Great Street Photographers


GREAT STREET PHOTOGRAPHERS

SELECTED “FIRST-GENERATION” STREET PHOTOGRAPHERS 

ANDRE  KERTESZ  (1894-1985)  Hungarian;

first great street photographer: “Whatever we have done, Kertész did first.”  –Henri Cartier-Bresson

ROBERT DOISNEAU  (1912-1994)  French;

traveled little; Paris based; square format for earlier work; wit & humor

HENRI CARTIER-BRESSON  (1908-2004)  French; world traveler; photojournalist; perhaps the best known photographer in the world, the most admired and imitated by other photographers; obsessed with geometry and timing

WILLY RONIS   (1910-2009)  French

EDOUARD BOUBAT   (1923-1999)   French

VIVIAN MAIER    (1926-2009)    American

HELEN LEVITT    (1930-2009)   American

 

FIRST-GENERATION STYLE ELEMENTS

  • “cool distance” from subjects  [“invisible” photographer]
  • “undeniable  empathy” with subjects
  • “classical sense of composition”
  • “implied narrative”
  • “anecdotal detail”

–Ferguson, Russell. “Open City: Possibilities of the Street”, in Open City: Street Photography Since 1950. Oxford: Museum of Modern Art Oxford, 2001, 9-21.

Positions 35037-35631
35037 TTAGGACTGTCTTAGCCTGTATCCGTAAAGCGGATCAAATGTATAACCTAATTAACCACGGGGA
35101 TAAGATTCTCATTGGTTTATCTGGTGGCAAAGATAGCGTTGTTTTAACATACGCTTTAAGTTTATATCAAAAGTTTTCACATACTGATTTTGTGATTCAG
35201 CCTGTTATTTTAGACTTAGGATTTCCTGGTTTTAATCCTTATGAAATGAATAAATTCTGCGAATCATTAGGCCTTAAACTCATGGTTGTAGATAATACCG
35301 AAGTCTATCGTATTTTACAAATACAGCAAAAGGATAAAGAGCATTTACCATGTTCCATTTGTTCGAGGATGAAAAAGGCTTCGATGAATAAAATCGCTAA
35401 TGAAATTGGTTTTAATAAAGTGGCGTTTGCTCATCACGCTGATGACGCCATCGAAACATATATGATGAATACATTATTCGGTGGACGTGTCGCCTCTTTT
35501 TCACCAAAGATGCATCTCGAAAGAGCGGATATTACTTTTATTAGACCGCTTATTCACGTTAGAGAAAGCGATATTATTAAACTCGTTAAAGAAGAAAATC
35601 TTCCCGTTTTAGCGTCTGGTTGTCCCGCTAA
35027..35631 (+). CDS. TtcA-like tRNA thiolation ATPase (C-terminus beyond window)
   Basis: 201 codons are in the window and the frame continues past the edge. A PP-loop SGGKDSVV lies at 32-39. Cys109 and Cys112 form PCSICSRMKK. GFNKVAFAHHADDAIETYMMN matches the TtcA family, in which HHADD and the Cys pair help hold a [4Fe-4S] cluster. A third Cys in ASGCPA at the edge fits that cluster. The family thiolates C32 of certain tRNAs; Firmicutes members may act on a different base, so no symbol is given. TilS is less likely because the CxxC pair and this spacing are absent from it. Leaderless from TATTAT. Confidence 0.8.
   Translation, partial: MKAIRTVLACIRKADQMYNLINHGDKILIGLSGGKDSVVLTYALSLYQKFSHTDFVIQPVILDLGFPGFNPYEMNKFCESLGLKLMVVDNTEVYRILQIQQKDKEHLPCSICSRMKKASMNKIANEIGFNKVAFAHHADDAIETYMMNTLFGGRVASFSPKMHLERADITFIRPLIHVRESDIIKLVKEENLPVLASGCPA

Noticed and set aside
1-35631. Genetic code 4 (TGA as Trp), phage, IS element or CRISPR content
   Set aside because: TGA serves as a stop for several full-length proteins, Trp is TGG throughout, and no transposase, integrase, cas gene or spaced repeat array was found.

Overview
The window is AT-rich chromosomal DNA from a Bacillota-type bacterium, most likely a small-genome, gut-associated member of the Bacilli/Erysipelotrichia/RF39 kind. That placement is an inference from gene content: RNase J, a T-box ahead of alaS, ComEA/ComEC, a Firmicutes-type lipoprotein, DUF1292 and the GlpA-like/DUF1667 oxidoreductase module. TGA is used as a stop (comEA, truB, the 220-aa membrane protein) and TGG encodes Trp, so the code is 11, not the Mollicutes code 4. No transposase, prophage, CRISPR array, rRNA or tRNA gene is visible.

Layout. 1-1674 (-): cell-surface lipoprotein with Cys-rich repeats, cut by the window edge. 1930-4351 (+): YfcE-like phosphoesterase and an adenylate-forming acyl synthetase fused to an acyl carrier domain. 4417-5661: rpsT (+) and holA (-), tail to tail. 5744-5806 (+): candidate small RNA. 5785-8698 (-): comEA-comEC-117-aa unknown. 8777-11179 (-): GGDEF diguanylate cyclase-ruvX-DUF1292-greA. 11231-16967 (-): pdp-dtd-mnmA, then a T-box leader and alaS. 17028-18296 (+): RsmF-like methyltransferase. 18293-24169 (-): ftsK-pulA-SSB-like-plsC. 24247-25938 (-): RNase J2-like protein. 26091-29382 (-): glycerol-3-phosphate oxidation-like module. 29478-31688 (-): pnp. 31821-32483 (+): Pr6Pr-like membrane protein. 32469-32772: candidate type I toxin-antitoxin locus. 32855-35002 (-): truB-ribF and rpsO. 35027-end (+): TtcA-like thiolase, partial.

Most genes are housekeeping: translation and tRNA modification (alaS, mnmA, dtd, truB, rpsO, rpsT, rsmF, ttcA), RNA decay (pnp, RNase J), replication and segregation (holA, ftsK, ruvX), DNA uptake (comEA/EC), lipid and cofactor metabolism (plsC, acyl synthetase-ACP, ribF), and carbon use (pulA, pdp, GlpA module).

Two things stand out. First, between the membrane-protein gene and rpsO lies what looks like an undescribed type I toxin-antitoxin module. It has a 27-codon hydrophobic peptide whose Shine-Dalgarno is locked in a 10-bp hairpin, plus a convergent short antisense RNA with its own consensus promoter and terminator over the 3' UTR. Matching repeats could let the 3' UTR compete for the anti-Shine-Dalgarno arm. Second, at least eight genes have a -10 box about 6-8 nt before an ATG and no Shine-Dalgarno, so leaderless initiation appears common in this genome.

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SELECTED “SECOND-GENERATION” STREET PHOTOGRAPHERS

 WILLIAM KLEIN   (1928-   )    American

ROBERT FRANK   (1924-   )    Swiss

GARY WINOGRAND   (1928-1984)   American

LEE FRIEDLANDER   (1934-   )   American

 

SECOND-GENERATION STYLE ELEMENTS

  • closer to subject; wide-angle lens; “in-your-face” presence (especially William Klein)
  • imbalanced, chaotic composition
  • tilted framing (blind shooting–especially Gary Winogrand)
  • cluttered, multi-layered, sometimes obstructed views (especially Lee Friedlander)
  • darker themes; less empathy; more satire

 

Larry E. Fink, Hardin-Simmons University